Nuclear Regulatory Commission Proposes to Allow Some Nuclear Waste Disposal in Landfills

St. Louis area landfill containing nuclear waste that migrated.      Photo: Laurie Skrivan, AP via WSJ

The Nuclear Regulatory Commission (NRC) is proposing to loosen restrictions on the disposal of the waste from nuclear power plants to allow municipal landfills to take it, thus lowering costs for the aging nuclear plants.  The Hill reported that scientists and environmental advocates oppose the proposal — particularly coming now during the coronavirus pandemic — because it would put public health at risk, particularly given the rollbacks in regulations on emissions from landfills and the current lack of any enforcement by the Environmental Protection Agency of all regulations.

Why This Matters:  Who wants nuclear waste in their municipal landfill?  Especially when we know those were not designed to accept this kind of toxic waste that could have devastating health impacts in neighboring communities.  This seems like a really bad idea – with no safeguards to ensure that surrounding groundwater, land and neighborhoods remain safe.  The pandemic may be a big challenge for the Trump administration but they are not taking their eye off the ball as far as deregulation of environmental, health and safety rules.

The NRC Says Its NBD

There is a limit to what even the NRC would accept.  The proposed rollback would not permit waste with a large level of radiation to be put in a landfill — waste with a cumulative radiation dose level of up to 25 millirem would not be permitted, which is low.  But there is no cumulative amount allowed in any landfill and a rule like this one is easy to get around by making each load fall under the limit.  They claim that this just allows states to permit the landfills to take nuclear waste without the state having to approve each disposal.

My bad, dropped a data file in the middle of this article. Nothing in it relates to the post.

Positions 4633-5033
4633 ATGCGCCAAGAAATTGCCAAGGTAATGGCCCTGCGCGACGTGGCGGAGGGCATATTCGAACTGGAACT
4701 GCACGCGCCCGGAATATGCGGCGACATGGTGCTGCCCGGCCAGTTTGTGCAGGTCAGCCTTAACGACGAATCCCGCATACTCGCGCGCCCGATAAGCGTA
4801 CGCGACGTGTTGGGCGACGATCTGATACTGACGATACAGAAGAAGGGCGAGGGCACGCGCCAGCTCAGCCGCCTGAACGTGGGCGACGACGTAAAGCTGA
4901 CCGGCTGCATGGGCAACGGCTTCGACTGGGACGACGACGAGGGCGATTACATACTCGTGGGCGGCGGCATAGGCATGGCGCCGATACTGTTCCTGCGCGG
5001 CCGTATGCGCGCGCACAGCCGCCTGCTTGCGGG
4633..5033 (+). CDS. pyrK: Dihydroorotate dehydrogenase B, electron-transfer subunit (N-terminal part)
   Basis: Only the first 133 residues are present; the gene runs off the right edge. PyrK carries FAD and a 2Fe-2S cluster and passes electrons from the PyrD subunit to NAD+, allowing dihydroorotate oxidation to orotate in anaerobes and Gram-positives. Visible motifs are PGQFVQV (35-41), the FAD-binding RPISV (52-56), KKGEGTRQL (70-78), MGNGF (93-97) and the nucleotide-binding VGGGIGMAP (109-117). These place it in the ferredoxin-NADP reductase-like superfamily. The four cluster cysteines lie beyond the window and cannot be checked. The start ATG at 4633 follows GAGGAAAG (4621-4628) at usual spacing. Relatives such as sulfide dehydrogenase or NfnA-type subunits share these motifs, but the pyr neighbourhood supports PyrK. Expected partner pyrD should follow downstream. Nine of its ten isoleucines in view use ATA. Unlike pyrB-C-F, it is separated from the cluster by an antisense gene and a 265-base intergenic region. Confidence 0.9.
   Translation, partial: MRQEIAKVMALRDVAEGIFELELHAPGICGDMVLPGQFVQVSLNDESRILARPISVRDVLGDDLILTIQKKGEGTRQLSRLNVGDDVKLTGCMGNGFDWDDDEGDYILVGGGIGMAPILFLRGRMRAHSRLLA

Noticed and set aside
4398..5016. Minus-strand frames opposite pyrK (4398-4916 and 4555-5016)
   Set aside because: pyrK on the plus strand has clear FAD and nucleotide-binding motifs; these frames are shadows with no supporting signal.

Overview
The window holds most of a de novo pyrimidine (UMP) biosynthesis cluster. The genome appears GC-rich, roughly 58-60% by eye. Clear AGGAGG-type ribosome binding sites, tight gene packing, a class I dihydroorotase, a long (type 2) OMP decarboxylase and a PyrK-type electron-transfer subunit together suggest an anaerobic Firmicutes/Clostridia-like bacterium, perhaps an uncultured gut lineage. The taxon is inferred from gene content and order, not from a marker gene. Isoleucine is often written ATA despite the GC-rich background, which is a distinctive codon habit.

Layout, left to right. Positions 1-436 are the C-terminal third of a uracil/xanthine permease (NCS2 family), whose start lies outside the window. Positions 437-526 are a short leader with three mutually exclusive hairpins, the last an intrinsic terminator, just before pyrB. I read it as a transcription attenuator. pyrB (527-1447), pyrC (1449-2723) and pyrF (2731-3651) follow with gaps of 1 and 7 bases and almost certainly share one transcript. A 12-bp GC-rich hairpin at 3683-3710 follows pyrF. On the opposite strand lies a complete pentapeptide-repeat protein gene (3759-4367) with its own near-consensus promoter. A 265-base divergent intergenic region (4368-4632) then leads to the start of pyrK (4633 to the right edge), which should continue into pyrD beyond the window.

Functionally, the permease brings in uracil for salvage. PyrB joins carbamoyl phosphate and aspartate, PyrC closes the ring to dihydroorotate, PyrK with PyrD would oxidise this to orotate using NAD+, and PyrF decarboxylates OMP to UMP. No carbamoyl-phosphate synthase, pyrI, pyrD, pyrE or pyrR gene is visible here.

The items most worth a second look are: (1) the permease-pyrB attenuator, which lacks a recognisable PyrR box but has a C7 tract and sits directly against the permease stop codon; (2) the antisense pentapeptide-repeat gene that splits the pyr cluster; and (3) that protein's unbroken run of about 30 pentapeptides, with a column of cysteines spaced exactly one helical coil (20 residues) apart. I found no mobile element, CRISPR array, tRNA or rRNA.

What the NGOs and Scientists Say

Dan Hirsch, the former director of the University of California, Santa Cruz’s Program on Environmental and Nuclear Policy, argues this is a terrible proposal — “[w]hat they’re trying to do is prop up a failing industry so that the cost of decommissioning these [nuclear] reactors is reduced so you don’t have to send it to a place that is expensive because it’s designed to safely handle it.”   And Public Employees for Environmental Responsibility Pacific Director Jeff Ruch said: “NRC’s action could transform most municipal dumps into radioactive repositories, with essentially no safeguards for workers, nearby residents, or adjoining water tables.”   In the past, nuclear waste dumped in landfills has been found to migrate off the site — like happened at a landfill in St. Louis where it was later found in a nearby creek, in the yards of private homes and under ballfields.

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